On the morning of 12 October 1917, 843 New Zealanders were killed in just a few hours near the rural Belgian village of Passchendaele.
Many historians say it that because of the huge loss of life, 12 October should be our national war memorial day rather than ANZAC Day.
Passchendaele had been the scene of fighting for many months by 12 October 1917.
The area had been destroyed by months of shelling and was effectively a sea of mud, says Ngā Taonga Sound & Vision's Sarah Johnston.
"The trees are all just stumps, there are huge craters everywhere, it was a completely horrific scene."
The mud not only meant the New Zealand soldiers couldn't get supplies in very easily, they also couldn't fire with accuracy because the artillery was always sinking, she says.
Jim Warner was at Passchendaele on 4 October (eight days earlier) when over 300 New Zealanders were killed:
"There was nothing ever like it anywhere else in the world. That mud was absolutely terrible. I know of men who collapsed wounded, dropped… never seen again, disappeared into the mud, floundered into that and were gone. You couldn't do anything about it, nothing at all. Between our attack and the 12th it rained, it absolutely came down in torrents. It was already well soaked with terrain… It was deadly. They had tracks in some places. If you got off the track you were gone, you were never seen again. Oh, it was shocking."
John A Lee wrote regularly from the Western Front:
"The verdict of history is that the higher command did not know how impossible the bog was through which men were ordered to advance … The men were slaughtered as they climbed out of mud to try and pass the wire. This was not the fault of our artillery … Men were asked to advance against uncut wire in country that was waist-deep in mud. None could have succeeded under the circumstances."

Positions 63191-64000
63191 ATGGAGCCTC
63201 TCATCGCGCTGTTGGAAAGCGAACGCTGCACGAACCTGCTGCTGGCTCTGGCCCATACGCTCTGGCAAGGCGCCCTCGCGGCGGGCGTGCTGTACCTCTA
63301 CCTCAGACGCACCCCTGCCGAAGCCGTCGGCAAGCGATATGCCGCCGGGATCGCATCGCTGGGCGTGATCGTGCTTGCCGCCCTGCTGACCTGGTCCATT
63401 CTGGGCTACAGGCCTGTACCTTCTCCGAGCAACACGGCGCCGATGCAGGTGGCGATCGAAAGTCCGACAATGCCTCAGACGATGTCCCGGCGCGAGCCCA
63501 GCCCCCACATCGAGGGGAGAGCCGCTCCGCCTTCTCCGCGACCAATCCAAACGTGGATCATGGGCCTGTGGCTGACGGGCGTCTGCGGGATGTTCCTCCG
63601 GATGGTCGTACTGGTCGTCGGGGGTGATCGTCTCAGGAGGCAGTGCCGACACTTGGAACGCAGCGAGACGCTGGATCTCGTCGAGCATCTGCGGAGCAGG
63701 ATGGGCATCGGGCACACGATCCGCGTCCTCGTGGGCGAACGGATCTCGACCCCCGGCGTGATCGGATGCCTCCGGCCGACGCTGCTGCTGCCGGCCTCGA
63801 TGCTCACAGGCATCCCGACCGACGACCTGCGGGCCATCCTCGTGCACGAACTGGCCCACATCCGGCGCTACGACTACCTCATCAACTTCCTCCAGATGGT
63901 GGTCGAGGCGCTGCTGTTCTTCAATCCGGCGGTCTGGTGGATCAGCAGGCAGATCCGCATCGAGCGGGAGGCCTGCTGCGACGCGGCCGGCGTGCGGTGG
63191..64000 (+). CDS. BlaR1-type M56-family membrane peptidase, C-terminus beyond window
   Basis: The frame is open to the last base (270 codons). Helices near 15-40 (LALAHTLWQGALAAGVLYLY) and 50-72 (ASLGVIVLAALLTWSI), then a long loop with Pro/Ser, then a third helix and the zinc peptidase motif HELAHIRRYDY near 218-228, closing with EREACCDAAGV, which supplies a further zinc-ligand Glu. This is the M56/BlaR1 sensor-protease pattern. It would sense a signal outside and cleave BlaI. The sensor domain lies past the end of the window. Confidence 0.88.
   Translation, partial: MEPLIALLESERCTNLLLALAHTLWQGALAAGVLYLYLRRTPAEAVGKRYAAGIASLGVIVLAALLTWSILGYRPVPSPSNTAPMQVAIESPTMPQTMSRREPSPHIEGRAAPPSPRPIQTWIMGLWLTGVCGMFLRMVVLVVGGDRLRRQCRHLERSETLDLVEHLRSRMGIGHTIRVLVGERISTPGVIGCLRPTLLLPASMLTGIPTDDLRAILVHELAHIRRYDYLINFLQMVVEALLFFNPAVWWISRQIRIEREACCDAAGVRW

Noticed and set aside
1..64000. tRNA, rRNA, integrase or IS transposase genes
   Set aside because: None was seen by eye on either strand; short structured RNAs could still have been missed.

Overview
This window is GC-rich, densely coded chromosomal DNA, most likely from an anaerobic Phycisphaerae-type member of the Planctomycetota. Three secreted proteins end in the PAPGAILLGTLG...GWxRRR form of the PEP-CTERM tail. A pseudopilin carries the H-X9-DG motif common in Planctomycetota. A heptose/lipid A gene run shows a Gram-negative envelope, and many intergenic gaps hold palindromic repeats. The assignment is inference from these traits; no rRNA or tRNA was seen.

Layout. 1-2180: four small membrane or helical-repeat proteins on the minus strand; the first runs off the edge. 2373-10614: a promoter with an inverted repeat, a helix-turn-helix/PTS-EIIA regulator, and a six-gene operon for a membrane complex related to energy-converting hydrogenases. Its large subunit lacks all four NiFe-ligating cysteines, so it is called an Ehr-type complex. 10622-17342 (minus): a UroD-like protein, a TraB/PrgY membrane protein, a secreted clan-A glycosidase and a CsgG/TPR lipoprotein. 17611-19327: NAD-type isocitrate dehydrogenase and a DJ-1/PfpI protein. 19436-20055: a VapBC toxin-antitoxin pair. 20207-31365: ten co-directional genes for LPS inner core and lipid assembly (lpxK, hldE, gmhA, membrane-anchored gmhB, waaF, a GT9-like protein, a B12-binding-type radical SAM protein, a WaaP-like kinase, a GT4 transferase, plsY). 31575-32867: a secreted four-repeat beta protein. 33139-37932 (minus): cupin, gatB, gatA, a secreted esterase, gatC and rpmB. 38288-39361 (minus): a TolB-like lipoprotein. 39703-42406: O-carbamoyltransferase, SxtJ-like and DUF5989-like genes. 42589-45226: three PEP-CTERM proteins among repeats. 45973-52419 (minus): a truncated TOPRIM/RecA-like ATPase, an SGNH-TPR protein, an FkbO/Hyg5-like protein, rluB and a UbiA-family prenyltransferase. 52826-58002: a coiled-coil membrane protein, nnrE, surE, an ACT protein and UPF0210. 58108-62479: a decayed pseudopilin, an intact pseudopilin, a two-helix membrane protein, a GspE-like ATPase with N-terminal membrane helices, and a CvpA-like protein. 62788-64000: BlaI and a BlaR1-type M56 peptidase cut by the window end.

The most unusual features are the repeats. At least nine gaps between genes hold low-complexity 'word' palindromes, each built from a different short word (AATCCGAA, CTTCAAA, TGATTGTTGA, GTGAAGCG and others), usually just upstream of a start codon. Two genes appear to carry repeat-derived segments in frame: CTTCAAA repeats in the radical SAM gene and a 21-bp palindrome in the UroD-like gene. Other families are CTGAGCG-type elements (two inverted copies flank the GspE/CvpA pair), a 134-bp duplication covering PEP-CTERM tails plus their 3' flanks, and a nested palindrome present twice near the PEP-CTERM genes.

John (JK) Moloney was charged with evacuating wounded men from Passchendaele the day after the 12 October battle:
"At dawn on the 13th, my CO woke me up and said 'You are to take a party of 400 men from the brigade with stretchers to evacuate the wounded'. He had tears in his eyes. 'They are slipping into the shell holes and drowning in the mud.' When I arrived with my party at Gravenstafel the scene was grim. The stretcher-bearers were bogged down by their burdens and sank to their armpits in the gluey mud. We'd sent for ropes and a party of Māori pioneers came up and began extricating the bearers by passing ropes under their shoulders and pulling them out like gaffed fish. These wounded, bogged down, had been carried from Waterloo farm a distance of some 1,100 yards and the bearers were in a state of extreme exhaustion. The Māoris at once stepped into the breach and carried the stretchers away – eight men to a team – to Spree Farm, a long, heartbreaking carry of some four to five hours. It was a scene of utter desolation, of great suffering, but of supreme courage."